1966: Dick Van Dyke takes on the spy craze

Title card for The Man From My Uncle

In the 1960s, many television shows did a take on the spy craze. The Dick Van Dyke Show (1961-66), one of the most acclaimed U.S. situation comedies, was no exception.

Near the end of its run, CBS aired “The Man From My Uncle.” It has references to both The Man From U.N.C.L.E. (near the peak of its popularity) and James Bond films. Amusingly, the episode doesn’t actually have spies.

Nevertheless, a nameless U.S. agency (resembling the FBI) asks Rob and Laura Petrie (Dick Van Dyke and Mary Tyler Moore) for the use of their house to conduct a surveillance in their New Rochelle, New York, neighborhood.

The lead agent is Harry Bond (Godfrey Cambridge). Given this is 1966, the significance of agent Bond’s name is obvious when Rob looks at the agent’s identification.

ROB: Bond? Harry Bond? Hey, you’ve got the same last name…

BOND: Yeah. Please no jokes. I’m not 007.

Something similar happens a few moments later when Laura meets the government man.

LAURA: Bond? Isn’t that the name of….

Rob stops her before things get too far.

For those unfamiliar with the show, Rob was the head writer for a leading variety television program. The Dick Van Dyke Show was an early sitcom which depicted its lead character at both home and at work.

As a result, in this story, Rob is nervous and excited that a government man is working out of his home. Rob’s anxiety around Harry Bond is the source of much of the humor of the episode.

Harry Bond’s quarry is a criminal who has a relative living in Rob’s neighborhood. Suffice to say, the feds eventually get their man despite Rob’s offers of assistance.

At the end of the episode, Rob speaks into what he thinks is his son’s walkie talkie.

ROB: Hello, Thrush? This is agent Triple-oh-nine. If you do not release our agents immediately, we will activate our atomic de-activator and blow up your tonsils. Do you read me there, Thrush?

BOND: This is Thrush.

ROB (embarrassed): Hi, Thrush.

BOND (bemused): We read you and will release all your agents if you just stop playing with our equipment.

ROB: Mr. Bond, I’m sorry. I thought this was my son’s.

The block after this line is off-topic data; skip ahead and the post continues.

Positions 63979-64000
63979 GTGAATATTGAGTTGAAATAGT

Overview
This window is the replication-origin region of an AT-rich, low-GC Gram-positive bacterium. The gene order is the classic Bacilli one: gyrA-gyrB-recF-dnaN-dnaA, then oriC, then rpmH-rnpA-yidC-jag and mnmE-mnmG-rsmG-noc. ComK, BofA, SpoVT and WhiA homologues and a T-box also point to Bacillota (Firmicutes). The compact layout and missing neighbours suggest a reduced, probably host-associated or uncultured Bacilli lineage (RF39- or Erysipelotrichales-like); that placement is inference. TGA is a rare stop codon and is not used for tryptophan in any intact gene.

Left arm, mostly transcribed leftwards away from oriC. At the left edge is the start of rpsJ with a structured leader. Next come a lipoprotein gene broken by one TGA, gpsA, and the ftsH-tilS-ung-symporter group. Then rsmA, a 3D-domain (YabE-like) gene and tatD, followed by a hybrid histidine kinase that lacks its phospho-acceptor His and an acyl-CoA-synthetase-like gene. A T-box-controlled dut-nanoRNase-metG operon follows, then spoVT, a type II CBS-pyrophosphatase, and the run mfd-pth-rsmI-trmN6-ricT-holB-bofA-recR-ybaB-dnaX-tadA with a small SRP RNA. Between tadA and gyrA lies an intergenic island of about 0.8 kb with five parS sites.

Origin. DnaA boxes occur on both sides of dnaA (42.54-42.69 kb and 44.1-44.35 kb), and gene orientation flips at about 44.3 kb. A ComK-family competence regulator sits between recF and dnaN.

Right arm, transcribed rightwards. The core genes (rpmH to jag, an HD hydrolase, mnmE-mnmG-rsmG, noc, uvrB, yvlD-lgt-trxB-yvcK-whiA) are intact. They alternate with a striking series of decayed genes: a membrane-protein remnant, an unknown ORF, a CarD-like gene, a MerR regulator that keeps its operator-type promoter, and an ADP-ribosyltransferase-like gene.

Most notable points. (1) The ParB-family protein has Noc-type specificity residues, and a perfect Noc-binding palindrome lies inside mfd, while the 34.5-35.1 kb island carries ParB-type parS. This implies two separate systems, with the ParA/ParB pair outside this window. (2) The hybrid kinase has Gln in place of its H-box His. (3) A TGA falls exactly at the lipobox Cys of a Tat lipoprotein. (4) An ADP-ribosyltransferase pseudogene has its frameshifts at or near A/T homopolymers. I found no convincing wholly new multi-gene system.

BOND: That’s all right, Triple-oh-nine. We’ll be right in.

For those not familiar with U.N.C.L.E., Thrush was the villainous organization of that 1964-68 series.

Godfrey Cambridge’s title card for The Man From My Uncle

Trivia: The Man From My Uncle was written by Garry Marshall and Jerry Belson. While mostly known for writing comedy, the duo also wrote an episode of the hour-long drama I Spy that same season.

Sheldon Leonard was the executive producer of both The Dick Van Dyke Show and I Spy. Marshall and Belson later developed Neil Simon’s play The Odd Couple into a television series.

Marshall (1934-2016) later became a director of such films as Pretty Woman and The Princess Dairies.

Godfrey Cambridge died in 1976 in the TV production Victory at Entebbe, where he was playing Ugandan president Idi Amin. He was replaced by Julius W. Harris, who had portrayed Tee Hee in Live And Let Die.

Meanwhile, you can view The Man From My Uncle below (at least as long as YouTube doesn’t yank it).

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Garry Marshall dies; wrote an I Spy episode

Garry Marshall (1934-2016)

Garry Marshall (1934-2016)

Garry Marshall, a veteran writer-producer on television series as well as a movie director, has died at 81, according to AN OBITUARY PUBLISHED BY VARIETY.

On television, his credits included developing The Odd Couple as a TV series and creating Happy Days. His movie credits including directing 1990’s Pretty Woman.

For the purposes of this blog, we just wanted to note that Marshall, with his then-partner Jerry Belson, wrote a quirkly I Spy episode titled No Exchange on Damaged Merchandise.

The story is told in a series of flashbacks as U.S. agent Kelly Robinson (Robert Culp) writes up a report to his superiors, seeking reimbursements for expenses from an assignment.

His partner Alexander Scott (Bill Cosby) wants Kelly to forget it. But Robinson is so annoyed with the bureaucracy, he’s determined to get the reimbursement.

The viewer doesn’t get the entire story until Robinson is about to complete the report. Along the way, Scott was almost killed. Meanwhile, the duo was forced to improvise a prisoner exchange with a corpse.